Major League Baseball Player. Born Frank Strong Lary, he was a pitcher for Major League Baseball's Detroit Tigers, New York Mets, Milwaukee Braves, and Chicago White Sox during a twelve year career (1954-1965). He attended Tuscaloosa County High School and pitched for the University of Alabama baseball team, helping the Crimson Tide to the 1950 College World Series. He dropped out of the university after the 1950 College World Series and pursued a career in professional baseball. He played in the minor leagues during the 1950 season, but missed the next two years due to service in the United States Army. He went back to the minors for the 1953 and 1954 seasons before being called up to the Detroit Tigers late in the 1954 season. He would go on to pitch for the Tigers for the next eleven years before being purchased by the New York Mets in May of 1964. During his tenure with the Tigers, he became known as a "Yankee killer" because of his 27-10 pitching record against "the Bronx Bombers" during the years of 1956 to 1961 when they won six American League pennants. While with the Tigers, he was a three-time All-Star, a Gold Glove Award winner (1961), and the American League leader in wins with 21 in 1956. His best year with the Tigers was in 1961 when he won 23 games and threw a career-high and league-leading 22 complete games. During his stay in Detroit, he was known as "the workhorse" of the Tigers' pitching staff. He was 2-3 with the Mets before being traded to the Milwaukee Braves in August of 1964. He was re-acquired by the Mets in early 1965 and pitched several games for them before he was traded to the Chicago White Sox in July of that year. He would go on to pitch for the White Sox for the rest of the season before retiring after the 1965 season. His career statistics were 128 wins and 116 losses with a 3.49 ERA and 1,099 strikeouts. After retiring, he spent a couple of years as a coach and scout for various teams. He later went into a construction business in Tuscaloosa, Alabama. In the 1980s he worked for a road-paving business. He was later inducted into the Alabama Sports Hall of Fame.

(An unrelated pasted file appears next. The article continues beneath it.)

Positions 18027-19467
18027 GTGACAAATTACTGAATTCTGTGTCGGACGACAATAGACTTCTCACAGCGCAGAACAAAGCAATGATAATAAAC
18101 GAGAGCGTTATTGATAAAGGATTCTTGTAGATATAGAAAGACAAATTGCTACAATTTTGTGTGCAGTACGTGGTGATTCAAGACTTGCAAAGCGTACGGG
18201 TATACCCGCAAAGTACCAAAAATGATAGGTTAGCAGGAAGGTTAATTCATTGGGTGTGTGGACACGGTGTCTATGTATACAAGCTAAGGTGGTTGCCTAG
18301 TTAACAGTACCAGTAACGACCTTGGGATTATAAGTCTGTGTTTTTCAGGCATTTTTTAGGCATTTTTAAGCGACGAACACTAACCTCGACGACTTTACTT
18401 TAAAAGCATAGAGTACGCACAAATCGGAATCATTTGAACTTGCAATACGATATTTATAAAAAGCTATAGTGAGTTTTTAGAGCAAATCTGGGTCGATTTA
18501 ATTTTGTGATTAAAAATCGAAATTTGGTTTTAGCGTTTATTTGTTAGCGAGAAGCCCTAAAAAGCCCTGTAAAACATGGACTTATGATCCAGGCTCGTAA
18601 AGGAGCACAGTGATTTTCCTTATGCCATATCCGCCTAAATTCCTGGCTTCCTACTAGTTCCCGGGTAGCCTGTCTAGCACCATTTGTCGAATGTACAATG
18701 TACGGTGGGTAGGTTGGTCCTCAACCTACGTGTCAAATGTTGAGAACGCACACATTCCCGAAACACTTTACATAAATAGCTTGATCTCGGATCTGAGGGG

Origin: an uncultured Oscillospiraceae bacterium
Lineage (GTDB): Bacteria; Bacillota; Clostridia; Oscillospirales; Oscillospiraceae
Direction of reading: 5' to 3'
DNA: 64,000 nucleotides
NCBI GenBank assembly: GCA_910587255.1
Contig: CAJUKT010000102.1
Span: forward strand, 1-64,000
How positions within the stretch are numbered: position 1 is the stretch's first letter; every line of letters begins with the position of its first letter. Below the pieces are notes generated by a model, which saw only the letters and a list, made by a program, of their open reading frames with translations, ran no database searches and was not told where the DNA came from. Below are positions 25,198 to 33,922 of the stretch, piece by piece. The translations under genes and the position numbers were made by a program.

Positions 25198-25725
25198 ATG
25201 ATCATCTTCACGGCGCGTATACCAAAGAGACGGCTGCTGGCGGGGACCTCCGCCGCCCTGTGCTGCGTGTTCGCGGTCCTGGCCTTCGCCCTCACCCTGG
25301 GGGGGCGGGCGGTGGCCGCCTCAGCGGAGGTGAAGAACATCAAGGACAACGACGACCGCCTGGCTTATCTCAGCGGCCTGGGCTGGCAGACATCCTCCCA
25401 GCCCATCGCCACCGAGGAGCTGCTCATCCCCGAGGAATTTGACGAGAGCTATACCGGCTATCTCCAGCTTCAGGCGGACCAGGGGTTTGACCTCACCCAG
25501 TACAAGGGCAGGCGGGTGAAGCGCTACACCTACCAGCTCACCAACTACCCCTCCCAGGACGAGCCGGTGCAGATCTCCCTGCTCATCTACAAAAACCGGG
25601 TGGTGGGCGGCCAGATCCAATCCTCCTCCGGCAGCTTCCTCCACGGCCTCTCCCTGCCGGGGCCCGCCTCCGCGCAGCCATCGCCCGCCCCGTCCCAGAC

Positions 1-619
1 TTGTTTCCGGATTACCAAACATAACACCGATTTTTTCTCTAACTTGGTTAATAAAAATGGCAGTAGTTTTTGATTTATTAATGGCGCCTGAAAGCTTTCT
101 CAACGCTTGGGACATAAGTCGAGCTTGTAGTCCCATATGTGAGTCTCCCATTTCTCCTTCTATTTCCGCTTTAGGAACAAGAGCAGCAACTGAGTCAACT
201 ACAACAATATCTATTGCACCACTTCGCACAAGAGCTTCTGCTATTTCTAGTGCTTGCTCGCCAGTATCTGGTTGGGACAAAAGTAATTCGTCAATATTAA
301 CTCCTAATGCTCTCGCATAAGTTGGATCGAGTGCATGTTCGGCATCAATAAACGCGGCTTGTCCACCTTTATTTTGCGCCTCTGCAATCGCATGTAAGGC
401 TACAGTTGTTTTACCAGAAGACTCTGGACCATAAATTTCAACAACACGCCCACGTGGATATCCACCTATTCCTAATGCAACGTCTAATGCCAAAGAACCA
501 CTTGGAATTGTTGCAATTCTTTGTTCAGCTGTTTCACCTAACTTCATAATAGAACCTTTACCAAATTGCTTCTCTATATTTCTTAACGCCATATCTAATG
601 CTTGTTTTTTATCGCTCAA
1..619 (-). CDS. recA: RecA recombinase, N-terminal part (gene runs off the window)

Bio by: Mr. Badger Hawkeye